The recent Indian ban on Pakistani actors, films and television shows, and Pakistan’s retaliation, demonstrates how film and other creative industries have become an arena for conflict, Kim-Marie Spence writes.
Bollywood is the latest battleground for the ongoing hostilities between India and Pakistan. On 28 September, the India Motion Picture Producers’ Association voted to ban employing Pakistanis in Bollywood. In addition, the Maharashtra Navnirman Sena – a far right, pro-Marathi party – threatened violence against theatre owners who showed films featuring Pakistanis and advised all Pakistani actors working in India to leave within 48 hours or risk violence. Zee Zindagi, an Indian television channel, also removed Pakistani serials from their programming, despite having broadcasted them since 2014.
The results were almost immediate. Pakistani stars such as Fawad Khan, Ali Zafar and Mahira Khan, among others, have left or remain outside of India. Karan Johar, an Indian producer and director so respected that he has his own television program, Koffee with Karan, had to make a video asking people to watch his latest, and ironically now his biggest, film, Ae dil hai mushkil (This heart is complicated), in which Fawad Khan plays a significant role. “When I shot my film Ae dil hai mushkil last year the climate was completely different….Going forward I would like to say that of course I will not engage with talent from the neighbouring country given the circumstance,” Johar said. Ali Zafar is presently promoting his latest film, Dear zindagi (Dear life), from Pakistan.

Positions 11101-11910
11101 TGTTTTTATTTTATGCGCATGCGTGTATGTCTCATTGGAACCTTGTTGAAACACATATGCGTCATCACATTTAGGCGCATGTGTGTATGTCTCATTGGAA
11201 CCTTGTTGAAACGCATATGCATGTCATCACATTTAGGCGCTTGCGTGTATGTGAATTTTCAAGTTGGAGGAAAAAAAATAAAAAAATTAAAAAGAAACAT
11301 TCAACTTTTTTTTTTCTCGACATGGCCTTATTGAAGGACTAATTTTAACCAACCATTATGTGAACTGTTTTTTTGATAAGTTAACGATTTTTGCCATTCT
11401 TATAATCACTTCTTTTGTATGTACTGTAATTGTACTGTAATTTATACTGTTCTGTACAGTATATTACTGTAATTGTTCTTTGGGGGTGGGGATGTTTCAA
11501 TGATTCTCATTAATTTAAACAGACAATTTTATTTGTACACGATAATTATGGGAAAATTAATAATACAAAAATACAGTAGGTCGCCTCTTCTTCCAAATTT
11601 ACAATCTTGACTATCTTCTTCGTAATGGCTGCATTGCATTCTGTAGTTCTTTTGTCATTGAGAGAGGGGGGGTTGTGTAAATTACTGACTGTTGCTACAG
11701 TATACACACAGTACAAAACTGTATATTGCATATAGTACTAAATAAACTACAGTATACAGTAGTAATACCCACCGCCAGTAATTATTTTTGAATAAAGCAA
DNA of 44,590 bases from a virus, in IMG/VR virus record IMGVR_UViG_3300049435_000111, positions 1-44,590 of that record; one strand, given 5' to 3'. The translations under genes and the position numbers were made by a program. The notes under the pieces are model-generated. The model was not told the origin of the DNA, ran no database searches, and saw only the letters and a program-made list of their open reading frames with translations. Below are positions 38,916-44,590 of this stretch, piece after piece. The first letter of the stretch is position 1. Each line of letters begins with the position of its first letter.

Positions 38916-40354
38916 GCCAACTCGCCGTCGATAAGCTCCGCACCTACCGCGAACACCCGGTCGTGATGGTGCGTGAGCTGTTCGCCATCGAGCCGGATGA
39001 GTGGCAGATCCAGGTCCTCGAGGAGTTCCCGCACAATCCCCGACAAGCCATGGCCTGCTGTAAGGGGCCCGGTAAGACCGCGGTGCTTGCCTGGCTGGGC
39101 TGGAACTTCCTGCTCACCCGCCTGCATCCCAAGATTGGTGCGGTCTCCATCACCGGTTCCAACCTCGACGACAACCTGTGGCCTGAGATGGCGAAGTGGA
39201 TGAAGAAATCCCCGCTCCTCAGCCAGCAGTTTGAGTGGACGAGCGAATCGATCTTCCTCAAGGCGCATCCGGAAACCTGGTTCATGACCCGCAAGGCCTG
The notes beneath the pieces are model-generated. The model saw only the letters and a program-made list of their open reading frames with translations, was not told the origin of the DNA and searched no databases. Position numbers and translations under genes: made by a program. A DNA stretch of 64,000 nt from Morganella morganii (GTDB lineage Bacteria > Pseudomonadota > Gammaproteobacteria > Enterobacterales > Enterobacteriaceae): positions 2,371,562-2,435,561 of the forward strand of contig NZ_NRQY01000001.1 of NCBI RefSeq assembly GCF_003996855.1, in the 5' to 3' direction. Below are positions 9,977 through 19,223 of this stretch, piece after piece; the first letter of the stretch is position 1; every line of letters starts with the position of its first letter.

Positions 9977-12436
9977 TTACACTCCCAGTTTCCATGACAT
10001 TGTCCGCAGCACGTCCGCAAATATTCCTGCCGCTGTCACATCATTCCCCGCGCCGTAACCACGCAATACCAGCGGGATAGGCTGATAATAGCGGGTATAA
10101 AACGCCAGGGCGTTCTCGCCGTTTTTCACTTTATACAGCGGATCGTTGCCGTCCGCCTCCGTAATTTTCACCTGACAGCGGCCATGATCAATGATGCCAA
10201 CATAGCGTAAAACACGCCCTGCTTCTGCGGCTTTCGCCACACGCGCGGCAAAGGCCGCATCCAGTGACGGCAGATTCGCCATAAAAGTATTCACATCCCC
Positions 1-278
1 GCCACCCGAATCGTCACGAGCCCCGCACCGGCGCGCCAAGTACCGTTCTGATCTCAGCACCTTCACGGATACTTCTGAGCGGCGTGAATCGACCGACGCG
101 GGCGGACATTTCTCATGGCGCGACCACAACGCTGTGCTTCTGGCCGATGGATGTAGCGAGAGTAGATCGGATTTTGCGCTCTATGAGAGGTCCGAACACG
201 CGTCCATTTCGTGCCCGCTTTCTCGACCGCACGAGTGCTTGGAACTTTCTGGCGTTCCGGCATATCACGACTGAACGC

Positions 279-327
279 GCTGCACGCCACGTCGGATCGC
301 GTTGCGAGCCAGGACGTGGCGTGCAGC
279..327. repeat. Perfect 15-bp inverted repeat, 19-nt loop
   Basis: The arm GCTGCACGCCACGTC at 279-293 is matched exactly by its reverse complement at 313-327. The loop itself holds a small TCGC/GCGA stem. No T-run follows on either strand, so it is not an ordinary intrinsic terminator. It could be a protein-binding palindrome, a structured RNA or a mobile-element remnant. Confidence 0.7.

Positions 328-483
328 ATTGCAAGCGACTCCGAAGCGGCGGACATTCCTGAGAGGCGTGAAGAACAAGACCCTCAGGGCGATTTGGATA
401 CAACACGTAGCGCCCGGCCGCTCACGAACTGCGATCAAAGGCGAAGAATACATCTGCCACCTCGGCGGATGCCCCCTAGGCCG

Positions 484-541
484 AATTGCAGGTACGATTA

The Pakistanis retaliated in kind. The cinema lobby refused to show Indian films and Indian serials on television. The Pakistani ban, or rather indefinite suspension, was lifted on 19 December. The financial imperative won out, with reports of significant revenue loss by Pakistani cinema owners. Pakistan is the third largest market for Indian films, accounting for over 60 per cent of Pakistani box office revenue. The Indian ban remains. The whole episode shows all the tensions between the countries and their creative industries writ large in high definition widescreen.
What happened to produce this rise in cinematic hostilities? On 18 September, militants attacked an Indian Army base in Uri (near the Line of Control) killing a number of army personnel. The last time Pakistan banned Indian films was after the Second Kashmir War of 1965, which caused thousands of casualties on both sides.
Over the last few decades pop culture has played an increasingly larger role in cultural diplomacy. In the 1990s the UK had ‘Cool Britannia’, which focused on 1990s British pop culture, including such notables as the Spice Girls and the YBAs (Young British Artists) such as Tracey Emin. Japan had ‘Cool Japan’, which focused on popular Japanese pop culture, in the early 2000s. South Korea now has Hallyu, otherwise known as the Korean Wave, including K-pop groups such as Big Bang, Girls Generation, BTS, Black Pink and SHINee; and K-dramas, such as Descendants of the sun.